In Fly Fishing As in Life
Over the summer, Jennifer and I nostalgically returned to Jackson Hole, Wyoming, site of our introductory visit to the west back in 1989. We went on long hikes, attended a rodeo and marveled at the beauty of the Tetons. And, we took a fly-casting lesson. I had been a novice fly fisher in Colorado and set aside the pursuit in deference to time with our children. What better way to return to one of my favorite activities than to invite my spouse to join me!
As I was working to recover whatever flawed technique I previously employed, I was struck by the intersection of this cerebral pursuit – fly fishing, and our school theme this year – aspire. As you well know, Waterford’s mission is remarkably aspirational, as we strive to develop in each student an appetite for “a lifetime of learning.”
Fly fishing “favors the patient and resilient.” In fly fishing as in life, there is no substitute for hard work and perseverance. Like the Waterford student, fly fishers must master their craft, in study, and in practice. Waterford students, devote countless hours to move from the abstraction of the classroom to the applied experience of papers, presentation and performance. As Aristotle said, “We are what we repeatedly do. Excellence then, is not an act, but a habit.” The angler selects the right gear, researches the best stream, considers the weather and insect hatches. In the spirit of the liberal arts tradition, Waterford students are exposed to a wide variety of experiences, courses, texts, teaching methodologies and viewpoints as they develop into independent, self-reliant, life-long learners.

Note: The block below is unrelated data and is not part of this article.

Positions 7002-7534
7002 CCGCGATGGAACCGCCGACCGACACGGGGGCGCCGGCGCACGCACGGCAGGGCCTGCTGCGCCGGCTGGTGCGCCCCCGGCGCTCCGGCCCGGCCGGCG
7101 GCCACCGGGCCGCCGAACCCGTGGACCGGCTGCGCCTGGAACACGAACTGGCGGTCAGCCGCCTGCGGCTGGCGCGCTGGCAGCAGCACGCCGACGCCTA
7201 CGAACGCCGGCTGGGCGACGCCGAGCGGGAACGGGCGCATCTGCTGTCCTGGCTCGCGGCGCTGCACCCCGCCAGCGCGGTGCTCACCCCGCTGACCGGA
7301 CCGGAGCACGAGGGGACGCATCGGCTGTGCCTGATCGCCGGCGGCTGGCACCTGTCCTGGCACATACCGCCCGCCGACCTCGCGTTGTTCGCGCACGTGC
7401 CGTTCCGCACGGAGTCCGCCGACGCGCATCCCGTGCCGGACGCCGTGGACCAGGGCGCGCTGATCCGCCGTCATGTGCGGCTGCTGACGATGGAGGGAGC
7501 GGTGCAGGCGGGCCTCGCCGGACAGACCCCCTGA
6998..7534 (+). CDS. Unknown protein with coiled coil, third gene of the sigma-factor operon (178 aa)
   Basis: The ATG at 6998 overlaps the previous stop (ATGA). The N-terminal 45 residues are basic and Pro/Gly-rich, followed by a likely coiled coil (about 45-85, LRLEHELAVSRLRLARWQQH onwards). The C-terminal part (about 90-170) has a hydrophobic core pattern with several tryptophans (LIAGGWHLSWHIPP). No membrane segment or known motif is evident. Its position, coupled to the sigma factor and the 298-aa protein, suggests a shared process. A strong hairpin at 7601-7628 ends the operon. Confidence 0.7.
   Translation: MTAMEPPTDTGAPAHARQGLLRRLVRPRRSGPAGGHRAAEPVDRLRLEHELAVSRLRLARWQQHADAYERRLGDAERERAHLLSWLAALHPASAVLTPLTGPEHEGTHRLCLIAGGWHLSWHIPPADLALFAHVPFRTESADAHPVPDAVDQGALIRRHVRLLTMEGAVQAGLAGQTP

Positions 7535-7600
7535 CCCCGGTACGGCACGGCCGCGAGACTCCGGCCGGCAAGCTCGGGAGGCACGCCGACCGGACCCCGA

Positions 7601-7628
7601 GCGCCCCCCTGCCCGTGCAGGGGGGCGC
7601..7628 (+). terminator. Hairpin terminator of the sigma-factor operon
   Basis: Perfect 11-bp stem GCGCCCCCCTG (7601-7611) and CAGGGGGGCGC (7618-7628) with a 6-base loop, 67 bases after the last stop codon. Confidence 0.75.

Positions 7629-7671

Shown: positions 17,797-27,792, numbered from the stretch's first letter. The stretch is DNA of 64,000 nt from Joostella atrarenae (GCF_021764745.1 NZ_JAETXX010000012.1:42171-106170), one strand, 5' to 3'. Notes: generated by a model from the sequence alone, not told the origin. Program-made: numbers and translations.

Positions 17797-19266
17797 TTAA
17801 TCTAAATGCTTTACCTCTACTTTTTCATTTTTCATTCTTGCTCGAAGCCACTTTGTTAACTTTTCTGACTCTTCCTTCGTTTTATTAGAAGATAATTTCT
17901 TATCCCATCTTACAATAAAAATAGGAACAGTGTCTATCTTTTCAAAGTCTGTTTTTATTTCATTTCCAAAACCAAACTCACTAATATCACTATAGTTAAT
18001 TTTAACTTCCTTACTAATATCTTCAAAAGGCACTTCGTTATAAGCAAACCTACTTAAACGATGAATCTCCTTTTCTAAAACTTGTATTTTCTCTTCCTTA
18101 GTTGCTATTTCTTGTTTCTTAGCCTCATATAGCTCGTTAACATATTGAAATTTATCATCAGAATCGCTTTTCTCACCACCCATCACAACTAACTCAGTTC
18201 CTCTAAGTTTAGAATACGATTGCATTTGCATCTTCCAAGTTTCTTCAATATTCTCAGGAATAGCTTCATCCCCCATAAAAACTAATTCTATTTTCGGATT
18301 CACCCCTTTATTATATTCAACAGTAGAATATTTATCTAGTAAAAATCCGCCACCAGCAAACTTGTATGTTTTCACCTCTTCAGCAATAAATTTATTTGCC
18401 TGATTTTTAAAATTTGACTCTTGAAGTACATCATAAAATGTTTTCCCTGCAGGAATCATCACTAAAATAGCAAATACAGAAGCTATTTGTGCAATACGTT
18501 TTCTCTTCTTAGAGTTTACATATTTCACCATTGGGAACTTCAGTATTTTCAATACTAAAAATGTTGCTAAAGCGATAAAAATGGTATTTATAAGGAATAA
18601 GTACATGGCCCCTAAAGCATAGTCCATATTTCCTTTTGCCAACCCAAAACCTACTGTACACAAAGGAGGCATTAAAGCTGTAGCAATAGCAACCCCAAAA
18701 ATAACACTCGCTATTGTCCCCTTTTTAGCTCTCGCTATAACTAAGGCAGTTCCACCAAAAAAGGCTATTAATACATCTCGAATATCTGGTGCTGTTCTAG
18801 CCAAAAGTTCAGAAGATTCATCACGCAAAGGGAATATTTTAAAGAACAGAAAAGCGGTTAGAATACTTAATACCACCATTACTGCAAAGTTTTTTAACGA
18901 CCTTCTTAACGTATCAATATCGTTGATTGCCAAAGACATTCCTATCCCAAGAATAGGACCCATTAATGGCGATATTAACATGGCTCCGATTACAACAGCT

Fly fishers get their clothes wet and hands dirty. They must enthusiastically leave the shore, wade fully into the water, throw caution to the wind, jump into the shallows and follow the fish. Borne from both the depth and breadth of the Waterford experience, and high expectations, our exceptional faculty imbue in our students a deep confidence that inspires courageous drive to push beyond self-imposed limitations. Risk accompanies the pursuit of success, and as our mission urges, our students strive for an ideal of full commitment to direct hopes and ambitions toward future achievement knowing that the next cast might find the fish that rises. There is an understated beauty in fly-fishing. It lifts the spirit, broadens perspective, and reinforces, time and again that we must all continually feather our line out into the river to realize that aspiration of what might be possible with the next cast. As stated in our mission, Waterford’s ambitious purpose endeavors to help students understand that “there is no end to learning, nor is it itself an end. Rather, learning is the means by which mankind acquires the nobility of a well-lived life.” This enduring ideal leads to a life of boundless opportunity and fulfillment.
While a seasoned fly fisher would likely offer dozens of additional metaphors, “aspire” captures well our devotion to the liberal arts experience and the forward lean that animates our work.